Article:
>> as lobbyists; the real story, however, is that member representatives are
>> very busy and, when they do have time, they will almost always lobby for
>> proposals that their organizations or themselves are interested in. No
>> blaming here because this is just the way human society works, which brings
>> the conclusion that this requirement is simply antihuman.
>> In the previous discussion, Allen mentioned that a lot of efforts have
>> already been put in place to make TC39 as open as possible under the bylaws
>> and rules of Ecma International, for which I am sure every non-member
>> participant of the standardization process is really appreciated. But I
>> think there is still room to do better.
>> For that reason I intend to form a nonprofit organization and apply for
>> Ecma membership to help further opening up the standardization process of
>> ECMAScript to interested participants who currently do not enjoy the
>> privilege of becoming member representatives.
>> I've been in contact with Secretary General Istvan and apparently this is
>> doable as long as the General Assembly vote in favor of my application, so
>> I think it's a good thing to raise this plan here and see if anyone has any
>> good feedbacks or concerns, so we can iron out these issues during the
>> early stage - or put an early end to it if there are some good reasons. A
>> legally registered nonprofit with an official "tax exemption" status is the
>> acceptance criteria for Ecma NFP members, but also requires me to go
>> through a hell lot of bureaucracy and legal works and hold a few physical
>> meetings with the presence of government dudes, so I'd really like to make
>> sure we all like the idea (**especially if you're a representative of an
>> Ordinary member organization**) before I'll go ahead.
>> ---
>> The plan is (roughly) like this:
>> Once formed, this nonprofit organization will help TC39 by voluntarily
>> overseeing and shepherding community participations. There will be a single
>> set of clear rules on how to contribute.
>> Community proposals will be asked to be formatted as GitHub repos and be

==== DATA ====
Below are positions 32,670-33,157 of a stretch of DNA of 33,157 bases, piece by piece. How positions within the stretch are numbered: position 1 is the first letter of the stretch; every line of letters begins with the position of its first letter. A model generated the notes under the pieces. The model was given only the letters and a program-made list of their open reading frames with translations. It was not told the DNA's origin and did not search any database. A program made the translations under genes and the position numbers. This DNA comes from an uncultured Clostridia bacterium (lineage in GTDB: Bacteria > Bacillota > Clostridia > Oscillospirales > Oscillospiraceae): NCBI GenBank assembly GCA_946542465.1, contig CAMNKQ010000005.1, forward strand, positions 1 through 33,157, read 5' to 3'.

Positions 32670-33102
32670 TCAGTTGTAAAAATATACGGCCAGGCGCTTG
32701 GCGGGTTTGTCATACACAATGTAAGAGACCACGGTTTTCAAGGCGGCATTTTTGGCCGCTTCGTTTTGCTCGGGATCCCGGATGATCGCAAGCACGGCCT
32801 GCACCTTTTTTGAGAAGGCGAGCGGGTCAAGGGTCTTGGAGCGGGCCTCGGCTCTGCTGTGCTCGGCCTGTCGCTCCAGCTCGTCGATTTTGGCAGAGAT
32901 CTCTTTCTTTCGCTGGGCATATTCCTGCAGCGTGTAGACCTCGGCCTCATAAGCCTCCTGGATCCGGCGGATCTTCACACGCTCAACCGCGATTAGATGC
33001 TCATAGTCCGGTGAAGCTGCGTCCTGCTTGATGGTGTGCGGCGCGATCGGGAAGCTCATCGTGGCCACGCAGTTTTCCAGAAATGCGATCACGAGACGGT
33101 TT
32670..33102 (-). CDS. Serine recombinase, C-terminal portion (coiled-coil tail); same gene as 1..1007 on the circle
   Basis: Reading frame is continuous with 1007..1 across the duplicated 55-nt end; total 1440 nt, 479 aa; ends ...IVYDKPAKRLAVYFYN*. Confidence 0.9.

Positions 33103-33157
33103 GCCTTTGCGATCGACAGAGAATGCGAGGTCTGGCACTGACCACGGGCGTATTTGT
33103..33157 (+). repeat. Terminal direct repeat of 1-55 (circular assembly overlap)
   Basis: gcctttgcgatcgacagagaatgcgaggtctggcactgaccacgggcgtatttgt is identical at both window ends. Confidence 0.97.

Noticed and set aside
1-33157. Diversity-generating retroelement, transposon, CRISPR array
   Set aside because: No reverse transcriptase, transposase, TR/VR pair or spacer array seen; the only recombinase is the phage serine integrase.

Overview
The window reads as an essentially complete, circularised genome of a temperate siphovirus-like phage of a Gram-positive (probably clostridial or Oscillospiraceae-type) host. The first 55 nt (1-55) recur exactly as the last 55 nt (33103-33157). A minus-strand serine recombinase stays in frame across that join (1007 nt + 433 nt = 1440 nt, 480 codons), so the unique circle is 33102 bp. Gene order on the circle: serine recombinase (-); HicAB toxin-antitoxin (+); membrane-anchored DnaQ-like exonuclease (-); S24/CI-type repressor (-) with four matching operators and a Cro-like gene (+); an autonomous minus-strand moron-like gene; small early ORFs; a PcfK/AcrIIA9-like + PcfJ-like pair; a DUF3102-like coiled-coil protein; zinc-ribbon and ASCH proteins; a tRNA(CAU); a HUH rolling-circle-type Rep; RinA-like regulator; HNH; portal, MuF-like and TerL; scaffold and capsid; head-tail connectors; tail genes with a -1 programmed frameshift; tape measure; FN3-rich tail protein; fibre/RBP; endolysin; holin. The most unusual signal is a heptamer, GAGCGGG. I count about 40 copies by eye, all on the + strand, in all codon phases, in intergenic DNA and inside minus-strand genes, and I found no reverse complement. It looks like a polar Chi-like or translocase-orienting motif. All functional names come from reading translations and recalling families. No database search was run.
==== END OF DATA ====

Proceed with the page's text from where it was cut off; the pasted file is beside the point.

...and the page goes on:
>> submitted in the form of GitHub issues to the nonprofit's GitHub project,
>> and all discussions are expected to take place on GitHub. Dupes will be
>> closed, related topics can be easily referenced, and past discussions can
>> be easily searched.
>> Everyone can become a member of this nonprofit as long as an image copy
>> of passport is provided (required by my home country's law). Members can
>> rightfully become the nonprofit's representatives to TC39, and present
>> their own proposals (or others' if they would) in official TC39 meetings.
>> No longer do we need to force other member representatives to become
>> "champions" or lobbyists - proposers will be their own best advocates.
>> In order to prevent TC39 from being flooded, some throttle mechanism will
>> also be installed. Only 3 community proposals for one TC39 meeting at most.
>> In case of more than 3 pending community proposals, we'll decide the
>> priority of presentation by their GitHub stars. We'll also have a threshold
>> on minimal star counts to weed out really bad proposals.
>> The nonprofit will delegate anyone who wish to attend a certain TC39
>> meeting as its representative to help make the standardization as open as
>> possible; these representatives can help by participating in the
>> discussions and providing more diverse insights to topics at hand; they
>> will not however bring in additional proposals for that specific meeting.
>> ---
>> This is still a rough plan, and everyone's feedback is welcomed so that
>> the plan can be adjusted if needed to make this thing work as intended.
>> Again, if you're a representative of an Ordinary member organization,
>> your input will be more than valuable.
>> Let's see if we can make things work even better for the community and
>> the language.
>> *G. Kay Lee*
>> github.com/gsklee